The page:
3. 19.4 (who throws in) When the ball goes into touch from a knock-on, the non-offending team will be offered the choice of a lineout at the point the ball crossed the touch line; or a scrum at the place of the knock-on. The non-offending team may exercise this option by taking a quick throw-in.

    4. 21.4 Penalty and free kick options and requirements: Lineout alternative. A team awarded a penalty or a free kick at a lineout may choose a further lineout, they throw in. This is in addition to the scrum option.

    5. A conversion kick must be completed within one minute 30 seconds from the time that a try has been awarded.

    In addition to the global trials, the IRB Council approved three specific additional trials:

    1. A trial to extend the jurisdiction of the TMO to incidents within the field of play that have led to the scoring of a try and foul play in the field of play to take place at an appropriate elite competition in order that a protocol can be developed for the November 2012 Tests.

    2. A trial has been sanctioned for the November 2012 Test window permitting international teams to nominate up to eight replacements in the match day squad for Test matches. In line with current practice at domestic elite Rugby level, the additional player must be a qualified front row player.

    3. An amendment to Law 3.4 (Sevens Variation) to enable Sevens teams to nominate up to five replacements/substitutes. Under the revision, which will operate from June 1 2012, a team may substitute or replace up to five players during a match. Approval has been granted on player welfare grounds to recognise the additional demands on players and squads owing to the expansion of the HSBC Sevens World Series where there are three blocks of three events on consecutive weekends.

    Council also approved the referral by the Laws Representative Group of one potential Law amendment that was successfully trialled at Cambridge and Stellenbosch for further consideration by the specialist Scrum Steering Group (overseeing scrum force project) to be considered alongside the ongoing review of the scrum.

    The amendment that will be considered by the Group relates to the engagement sequence and will see the referee call “crouch” then “touch”. The front rows crouch then touch and using outside arm each prop touches the point of the opposing prop’s outside shoulder. The props then withdraw their arms. The referee will then call “set” when the front rows are ready. The front rows may then set the scrum.

    “We have a collective responsibility to ensure that the Game is as enjoyable to play, officiate and watch as possible at every level while player welfare is of paramount importance,” said IRB Chairman Bernard Lapasset.

    “Rugby is currently in good health with participation growing around the world, but there is collective responsibility to ensure that a structured process can be implemented to allow for global analysis and to monitor trends relating to the shape and character of the Game as it evolves.”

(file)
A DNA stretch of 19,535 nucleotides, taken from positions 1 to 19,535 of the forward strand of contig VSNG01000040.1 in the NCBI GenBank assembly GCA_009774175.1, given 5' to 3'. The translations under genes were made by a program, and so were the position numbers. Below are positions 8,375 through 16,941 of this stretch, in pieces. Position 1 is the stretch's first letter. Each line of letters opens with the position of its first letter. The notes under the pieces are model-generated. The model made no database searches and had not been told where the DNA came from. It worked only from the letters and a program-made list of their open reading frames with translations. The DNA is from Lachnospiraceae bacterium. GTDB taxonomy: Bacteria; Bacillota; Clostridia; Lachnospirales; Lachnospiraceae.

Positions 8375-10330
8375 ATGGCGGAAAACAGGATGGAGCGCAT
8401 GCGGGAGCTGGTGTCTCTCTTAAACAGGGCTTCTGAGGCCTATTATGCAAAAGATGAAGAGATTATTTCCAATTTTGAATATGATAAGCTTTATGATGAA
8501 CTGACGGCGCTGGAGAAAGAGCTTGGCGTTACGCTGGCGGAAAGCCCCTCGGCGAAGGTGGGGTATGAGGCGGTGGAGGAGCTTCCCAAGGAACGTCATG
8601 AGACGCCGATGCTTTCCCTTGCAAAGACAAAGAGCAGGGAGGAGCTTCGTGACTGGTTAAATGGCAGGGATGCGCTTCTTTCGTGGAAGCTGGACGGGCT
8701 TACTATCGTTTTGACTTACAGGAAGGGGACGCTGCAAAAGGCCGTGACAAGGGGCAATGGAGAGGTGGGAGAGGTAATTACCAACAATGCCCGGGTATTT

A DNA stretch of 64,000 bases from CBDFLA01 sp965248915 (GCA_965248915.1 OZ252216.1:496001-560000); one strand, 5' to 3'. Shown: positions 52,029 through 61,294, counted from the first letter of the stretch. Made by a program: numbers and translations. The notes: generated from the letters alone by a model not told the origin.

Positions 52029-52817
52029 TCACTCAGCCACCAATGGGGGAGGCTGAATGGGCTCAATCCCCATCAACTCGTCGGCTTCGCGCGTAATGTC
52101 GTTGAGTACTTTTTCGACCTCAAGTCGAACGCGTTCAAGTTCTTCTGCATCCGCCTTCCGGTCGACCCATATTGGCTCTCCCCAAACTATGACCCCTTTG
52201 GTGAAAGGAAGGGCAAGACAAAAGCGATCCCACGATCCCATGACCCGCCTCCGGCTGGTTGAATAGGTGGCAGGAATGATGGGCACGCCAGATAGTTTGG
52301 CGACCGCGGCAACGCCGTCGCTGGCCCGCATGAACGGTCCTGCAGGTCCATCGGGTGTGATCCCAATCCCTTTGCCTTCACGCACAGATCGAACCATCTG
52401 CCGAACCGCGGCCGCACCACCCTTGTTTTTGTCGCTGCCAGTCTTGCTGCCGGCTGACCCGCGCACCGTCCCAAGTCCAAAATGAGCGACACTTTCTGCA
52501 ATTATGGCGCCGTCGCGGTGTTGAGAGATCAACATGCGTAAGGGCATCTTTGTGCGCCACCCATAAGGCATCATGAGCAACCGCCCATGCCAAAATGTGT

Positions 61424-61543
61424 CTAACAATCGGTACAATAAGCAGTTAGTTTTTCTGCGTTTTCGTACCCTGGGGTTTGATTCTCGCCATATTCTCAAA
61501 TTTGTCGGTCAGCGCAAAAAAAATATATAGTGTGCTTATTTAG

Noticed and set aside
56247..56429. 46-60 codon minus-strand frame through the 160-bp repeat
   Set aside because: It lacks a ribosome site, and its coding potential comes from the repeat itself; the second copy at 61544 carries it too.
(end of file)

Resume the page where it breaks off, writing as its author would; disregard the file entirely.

“The approval of five aspects of Law for global trial is the culmination of the Laws Amendment Process which was agreed by the IRB Council in 2009. The journey to this point has been exhaustive and collaborative and has involved full stakeholder consultation and I would like to thank Member Unions for their buy-in and commitment to the process from the outset.”

    “The Laws Representative Group were encouraged by the outcomes of the initial trials in Cambridge and Stellenbosch. The next step is a global trial with full buy-in and which has been approved by Council on the basis that the amendments can have a positive effect on the playing of the Game.”

    “The global trials are not fait accompli. It is essential at the end of the global trial process that decisions made are in the best interest of Rugby worldwide,” added Lapasset.

    Thoughts? Will they work? What about the delay to the scrum engagement change?

    IRB Clarification – scoring a try?

    A little late to the party but as I’ve added these previously (and I see people get to my blog looking for these,) so who am I to deny you, my loyal reader, from the latest law ‘clarification’ from the IRB:

    Clarification in Law by the Designated Members of Rugby Committee
    1 – 2012
    April 10, 2012

    The FFR (French RFU) request a clarification for the following:
    Following a kick ahead, the ball goes over the goal line and whilst it is still up in the air, a player places his hand on it and grounds it. However, before this player grounds the ball, his feet are in touch.
    We would like to know:
    • Whether Law 22.4 (g) applies only to a ball already on the ground before it is touched down or other situations as described above;
    • Whether the situation, as described above, is equivalent to “carrying the ball”.

    Clarification of the Designated Members of the Rugby Committee

    Law 19 or Law 22.4 (g) applies;
    • If player is carrying the ball, enters the opposition in-goal area and the player’s feet touch the touch-in-goal line or beyond then the player is in touch-in-goal and a try is not awarded. Law 19 Touch and Lineout – Definitions